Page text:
My laptop's HDD has just gone bad. The OS and recovery partitions are corrupted so I can't recover Windows anymore. However I've backed up Windows' license according to this tutorial before, therefore I download a fresh Windows 8.1 ISO to reinstall and intended to restore the license later. But the Windows installer keeps asking for the product key which I don't know because it wasn't printed on the laptop anymore.

So can I get the key from the above license files (data.dat, cache.dat & tokens.dat) or from the recovery partition (where most files are still left intact)?

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    Use a Linux LiveCD and try what's outlined here: How do I get out my embedded Windows 8 key from a Linux environment? Then com back and let us know if it worked or not. :) – Ƭᴇcʜιᴇ007 Jun 25 '15 at 15:05
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    I suspect that you are trying to install a Windows version that is different from the version which was originally installed - e.g. maybe your laptop came originally with Windows 8 and not 8.1. In that case the product key that is stored in the BIOS is a Windows 8 key which you would need to install and then upgrade to 8.1. – whs Jun 25 '15 at 15:22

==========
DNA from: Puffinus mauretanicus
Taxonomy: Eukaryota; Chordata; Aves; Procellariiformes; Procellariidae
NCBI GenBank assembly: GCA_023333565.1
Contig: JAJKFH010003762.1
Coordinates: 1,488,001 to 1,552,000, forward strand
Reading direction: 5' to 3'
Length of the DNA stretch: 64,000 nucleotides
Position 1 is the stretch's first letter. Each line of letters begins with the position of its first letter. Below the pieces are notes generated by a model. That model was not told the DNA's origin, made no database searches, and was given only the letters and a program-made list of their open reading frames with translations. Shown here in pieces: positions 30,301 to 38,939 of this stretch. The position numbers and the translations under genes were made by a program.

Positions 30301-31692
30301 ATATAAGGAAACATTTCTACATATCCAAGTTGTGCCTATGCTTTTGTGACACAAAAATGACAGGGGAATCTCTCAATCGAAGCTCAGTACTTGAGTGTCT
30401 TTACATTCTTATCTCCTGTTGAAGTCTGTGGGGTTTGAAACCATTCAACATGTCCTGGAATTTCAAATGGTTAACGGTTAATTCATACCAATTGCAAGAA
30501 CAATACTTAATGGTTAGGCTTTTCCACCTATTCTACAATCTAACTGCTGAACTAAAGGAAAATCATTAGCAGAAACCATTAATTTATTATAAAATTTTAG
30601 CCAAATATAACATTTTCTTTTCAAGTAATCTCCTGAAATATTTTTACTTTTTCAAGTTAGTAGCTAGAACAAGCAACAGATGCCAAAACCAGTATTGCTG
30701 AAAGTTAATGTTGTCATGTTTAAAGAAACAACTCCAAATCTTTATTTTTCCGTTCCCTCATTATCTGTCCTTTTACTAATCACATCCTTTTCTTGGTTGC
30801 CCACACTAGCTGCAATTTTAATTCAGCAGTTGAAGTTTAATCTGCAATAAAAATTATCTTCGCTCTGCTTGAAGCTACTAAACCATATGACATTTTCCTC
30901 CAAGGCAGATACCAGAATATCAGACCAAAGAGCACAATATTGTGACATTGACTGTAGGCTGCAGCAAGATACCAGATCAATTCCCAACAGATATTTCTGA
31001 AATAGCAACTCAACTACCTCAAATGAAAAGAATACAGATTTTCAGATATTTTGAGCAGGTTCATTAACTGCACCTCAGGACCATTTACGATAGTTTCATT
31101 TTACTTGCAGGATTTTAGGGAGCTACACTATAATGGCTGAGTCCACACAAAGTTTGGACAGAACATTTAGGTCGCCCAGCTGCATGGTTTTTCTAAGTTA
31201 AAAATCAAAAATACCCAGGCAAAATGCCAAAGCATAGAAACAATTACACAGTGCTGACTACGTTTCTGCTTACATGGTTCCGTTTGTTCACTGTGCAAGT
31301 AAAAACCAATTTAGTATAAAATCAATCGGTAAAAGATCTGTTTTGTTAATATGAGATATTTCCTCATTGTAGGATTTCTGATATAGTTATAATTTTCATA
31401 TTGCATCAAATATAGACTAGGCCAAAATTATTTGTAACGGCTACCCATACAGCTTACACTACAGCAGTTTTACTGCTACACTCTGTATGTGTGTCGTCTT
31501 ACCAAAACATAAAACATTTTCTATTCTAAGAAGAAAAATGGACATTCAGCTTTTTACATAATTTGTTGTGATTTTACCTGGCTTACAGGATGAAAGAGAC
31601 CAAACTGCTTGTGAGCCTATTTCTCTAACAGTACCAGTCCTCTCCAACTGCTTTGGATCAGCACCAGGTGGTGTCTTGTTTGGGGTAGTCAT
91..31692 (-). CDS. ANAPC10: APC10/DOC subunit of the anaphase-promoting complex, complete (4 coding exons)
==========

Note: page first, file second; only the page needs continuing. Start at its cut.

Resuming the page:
• Windows 8.1 are embedded into the firmware. Any installation disk will automatically detect your license and use that. There are numerous duplicates of this question. If its not being detected then your either using the wrong version of Windows 8.1 or it didn't actually come with Windows 8.1. – Ramhound Jun 25 '15 at 15:51
  • After booting the installing disk, Windows was installed properly. Last time I tried running setup inside Windows and the key input box always appear without any way to skip – phuclv Jun 25 '15 at 16:26

Make sure you're installing the correct OS. If the product key you're backing up is from a computer that (at first) contained Windows 8, then you need to install Windows 8. It will not accept Win 8.1.

In any case the product code is baked into Windows 8 computers and getting that code is rather simple. There's a portable NirSoft tool that can be executed as a GUI or accessed via command line. Then there's this tool that can also be accessed via command line.

Retrieve those tools from whatever computer you're using to post here. Put them on an external storage medium. Simply boot to the recovery disc like you've done before. Choose "Advanced Options" and select Command Prompt. Navigate to the external storage medium and run either executable, or both for verification. Make note of it's product key output and use that during the OS installation.

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